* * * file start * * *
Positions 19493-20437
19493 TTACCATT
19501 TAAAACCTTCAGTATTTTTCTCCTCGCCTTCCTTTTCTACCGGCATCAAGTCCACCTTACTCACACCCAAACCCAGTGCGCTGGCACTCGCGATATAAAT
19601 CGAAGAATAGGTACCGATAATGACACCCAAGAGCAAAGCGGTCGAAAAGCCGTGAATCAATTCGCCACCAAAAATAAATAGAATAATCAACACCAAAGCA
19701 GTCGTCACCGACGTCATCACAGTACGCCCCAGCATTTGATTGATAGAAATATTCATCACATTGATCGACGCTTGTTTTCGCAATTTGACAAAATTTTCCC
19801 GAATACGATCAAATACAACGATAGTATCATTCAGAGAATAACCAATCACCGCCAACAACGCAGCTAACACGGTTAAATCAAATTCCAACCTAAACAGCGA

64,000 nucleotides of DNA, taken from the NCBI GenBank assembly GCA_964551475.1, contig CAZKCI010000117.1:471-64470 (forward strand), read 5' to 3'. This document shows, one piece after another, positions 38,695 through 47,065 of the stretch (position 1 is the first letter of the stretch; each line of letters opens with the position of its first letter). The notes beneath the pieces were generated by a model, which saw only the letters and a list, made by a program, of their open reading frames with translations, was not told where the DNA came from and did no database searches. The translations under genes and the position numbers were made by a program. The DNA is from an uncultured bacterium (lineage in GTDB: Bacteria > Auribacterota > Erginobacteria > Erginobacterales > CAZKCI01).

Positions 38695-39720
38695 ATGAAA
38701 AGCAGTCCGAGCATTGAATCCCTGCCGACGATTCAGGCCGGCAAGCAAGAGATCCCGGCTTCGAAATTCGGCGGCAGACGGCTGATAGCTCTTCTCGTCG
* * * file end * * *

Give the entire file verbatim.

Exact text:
Positions 19493-20437
19493 TTACCATT
19501 TAAAACCTTCAGTATTTTTCTCCTCGCCTTCCTTTTCTACCGGCATCAAGTCCACCTTACTCACACCCAAACCCAGTGCGCTGGCACTCGCGATATAAAT
19601 CGAAGAATAGGTACCGATAATGACACCCAAGAGCAAAGCGGTCGAAAAGCCGTGAATCAATTCGCCACCAAAAATAAATAGAATAATCAACACCAAAGCA
19701 GTCGTCACCGACGTCATCACAGTACGCCCCAGCATTTGATTGATAGAAATATTCATCACATTGATCGACGCTTGTTTTCGCAATTTGACAAAATTTTCCC
19801 GAATACGATCAAATACAACGATAGTATCATTCAGAGAATAACCAATCACCGCCAACAACGCAGCTAACACGGTTAAATCAAATTCCAACCTAAACAGCGA

64,000 nucleotides of DNA, taken from the NCBI GenBank assembly GCA_964551475.1, contig CAZKCI010000117.1:471-64470 (forward strand), read 5' to 3'. This document shows, one piece after another, positions 38,695 through 47,065 of the stretch (position 1 is the first letter of the stretch; each line of letters opens with the position of its first letter). The notes beneath the pieces were generated by a model, which saw only the letters and a list, made by a program, of their open reading frames with translations, was not told where the DNA came from and did no database searches. The translations under genes and the position numbers were made by a program. The DNA is from an uncultured bacterium (lineage in GTDB: Bacteria > Auribacterota > Erginobacteria > Erginobacterales > CAZKCI01).

Positions 38695-39720
38695 ATGAAA
38701 AGCAGTCCGAGCATTGAATCCCTGCCGACGATTCAGGCCGGCAAGCAAGAGATCCCGGCTTCGAAATTCGGCGGCAGACGGCTGATAGCTCTTCTCGTCG